Heir To Despair

Sigh - Heir To Despair
Critic Score
Based on 5 reviews
2018 Ratings: #6 / 831
User Score
Based on 120 ratings
2018 Ratings: #271
Liked by 3 people
November 16, 2018 / Release Date
LP / Format
Candlelight / Label
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Metal Injection

Where does Sigh go from here? Only time will tell. For a band that’s always been impossible to predict and at times harder to decipher, Heir to Despair serves as a testament to their abilities.

Metal Sucks

It’s the mix of all these elements — the willingness to experiment, the grasp of the fundamentals, and the mastery of atmospherics — that make Heir to Despair the kind of release that everyone — and I do mean EVERYone — should experience at least twice (there is simply no way your mind is going to be able to properly take the whole thing in with just one listen).


By nailing prog rock, epic metal and Japanese traditional music, Sigh have probably dug themselves into a niche that could be impossible to get out of. But if any album could, it's Heir to Despair.


In a discography full of records that sound unmistakably like Sigh despite often not sounding anything like each other, Heir to Despair fits in perfectly. The instantly recognizable riffs, inspired songwriting bits, a production that is just a bit muffled and just a little bit off, the passages of black metal aggression, and a general feel of insane joy are all still here and should delight fans.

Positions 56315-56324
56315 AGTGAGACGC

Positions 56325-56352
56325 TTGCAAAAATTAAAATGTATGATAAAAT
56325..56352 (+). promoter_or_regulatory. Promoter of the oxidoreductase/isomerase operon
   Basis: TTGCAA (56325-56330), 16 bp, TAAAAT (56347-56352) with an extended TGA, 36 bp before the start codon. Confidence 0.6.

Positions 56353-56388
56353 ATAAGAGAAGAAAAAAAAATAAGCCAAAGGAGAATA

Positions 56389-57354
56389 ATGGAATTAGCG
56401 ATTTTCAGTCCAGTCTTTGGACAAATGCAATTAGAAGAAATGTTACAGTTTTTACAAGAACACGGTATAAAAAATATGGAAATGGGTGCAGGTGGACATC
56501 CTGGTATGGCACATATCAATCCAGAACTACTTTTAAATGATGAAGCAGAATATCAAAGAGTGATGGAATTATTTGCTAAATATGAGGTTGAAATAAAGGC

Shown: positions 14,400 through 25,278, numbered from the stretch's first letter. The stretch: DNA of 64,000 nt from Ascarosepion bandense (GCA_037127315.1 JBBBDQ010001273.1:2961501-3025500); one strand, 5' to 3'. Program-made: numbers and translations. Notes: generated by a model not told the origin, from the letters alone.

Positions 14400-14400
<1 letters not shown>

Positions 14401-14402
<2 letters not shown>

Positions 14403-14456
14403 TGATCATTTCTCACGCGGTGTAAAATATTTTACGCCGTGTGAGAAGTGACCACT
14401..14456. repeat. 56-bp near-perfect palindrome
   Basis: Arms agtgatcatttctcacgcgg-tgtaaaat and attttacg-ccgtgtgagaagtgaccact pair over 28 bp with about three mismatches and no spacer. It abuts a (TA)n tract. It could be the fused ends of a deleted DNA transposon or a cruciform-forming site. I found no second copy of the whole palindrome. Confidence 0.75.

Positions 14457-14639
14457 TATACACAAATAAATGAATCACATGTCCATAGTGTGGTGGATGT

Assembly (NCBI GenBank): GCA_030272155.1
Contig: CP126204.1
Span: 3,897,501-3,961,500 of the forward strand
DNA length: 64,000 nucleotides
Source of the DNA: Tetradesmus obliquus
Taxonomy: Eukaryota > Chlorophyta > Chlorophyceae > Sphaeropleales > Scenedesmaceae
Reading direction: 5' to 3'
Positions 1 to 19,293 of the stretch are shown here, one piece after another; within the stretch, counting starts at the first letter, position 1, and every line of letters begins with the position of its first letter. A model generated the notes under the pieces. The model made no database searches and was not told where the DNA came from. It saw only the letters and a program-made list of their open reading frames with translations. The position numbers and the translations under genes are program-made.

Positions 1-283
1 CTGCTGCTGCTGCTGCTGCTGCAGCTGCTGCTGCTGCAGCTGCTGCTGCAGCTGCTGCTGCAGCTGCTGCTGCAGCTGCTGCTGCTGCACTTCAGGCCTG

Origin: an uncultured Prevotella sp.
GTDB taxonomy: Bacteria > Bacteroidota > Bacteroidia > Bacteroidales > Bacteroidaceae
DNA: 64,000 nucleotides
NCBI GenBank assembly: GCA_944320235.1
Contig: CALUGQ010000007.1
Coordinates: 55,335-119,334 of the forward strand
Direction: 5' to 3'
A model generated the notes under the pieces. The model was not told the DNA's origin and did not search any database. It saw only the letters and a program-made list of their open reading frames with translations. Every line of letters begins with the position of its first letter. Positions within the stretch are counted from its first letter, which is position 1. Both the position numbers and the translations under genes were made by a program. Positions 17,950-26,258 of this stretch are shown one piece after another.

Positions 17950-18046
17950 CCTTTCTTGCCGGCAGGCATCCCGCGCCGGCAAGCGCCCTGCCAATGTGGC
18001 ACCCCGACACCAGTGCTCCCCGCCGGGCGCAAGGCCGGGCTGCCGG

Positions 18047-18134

It’s Sigh’s most palatable record since, perhaps ever. Rather than bludgeon the listener with out-of-left-field whackiness, Sigh smartly use their avant-grade sensibilities to make their most substantial record in over 15 years. It offers so much more while feeling like less.
Meanwhile...a very good album goes unnoticed/underrated by the aoty community.
As much as the textures vibrate and contort through each track in a very avant-garde metal fashion, when the quality sounds too rich, squeaky, and like generic heavy metal, it ends up sounding more like Avenge Sevenfold than it does black metal or visual kei, (visual kei that's exciting to me at least). Heir to Despair is in whole a quirky record, which makes sense for Sigh. Unfortunately, I fall short from being too invested with this thing because of how quirky and everywhere the outside ... read more
This is the first time listening to this band, and I absolutely loved it. The mix of progressive rock, avant-garde and trash metal, and traditional Japanese music is great.

'AMAZING' TRACKS: Homo Homini Lupus, In Memories Delusional, Hands of the String Puller, Heir To Despair

'GREAT' TRACKS: Heresy I: Oblivium, Heresy II: Acosmism, Heresy III: Sub Species Aeternitatis

'GOOD' TRACKS: Aletheia, Hunters Not Horned


Sigh's ambitions lack much of excitement or mastery in the final product to lead it through its avant-metal promises but "Heir To Despair" is a very good progressive-metal record; one that doesn't shy away from its pandering towards the cliches and its over-indulgent nature towards its experimentation.
interesting enough in its own terms, but seems constrained by its framework, where you find yourself thinking "okay, here comes the crunchy guitar part", and then "okay, here comes the syncopated prog guitar part", etc. for a far more raw metal sound amid similar cultural allusions, I think Yamantaka//Sonic Titan does this better, on every level.
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Track List

  1. Aletheia
  2. Homo Homini Lupus
  3. Hunters Not Horned
  4. In Memories Delusional
  5. Heresy I: Oblivium
  6. Heresy II: Acosmism
  7. Heresy III: Sub Species Aeternitatis
  8. Hands of the String Puller
  9. Heir To Despair
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Added on: September 29, 2018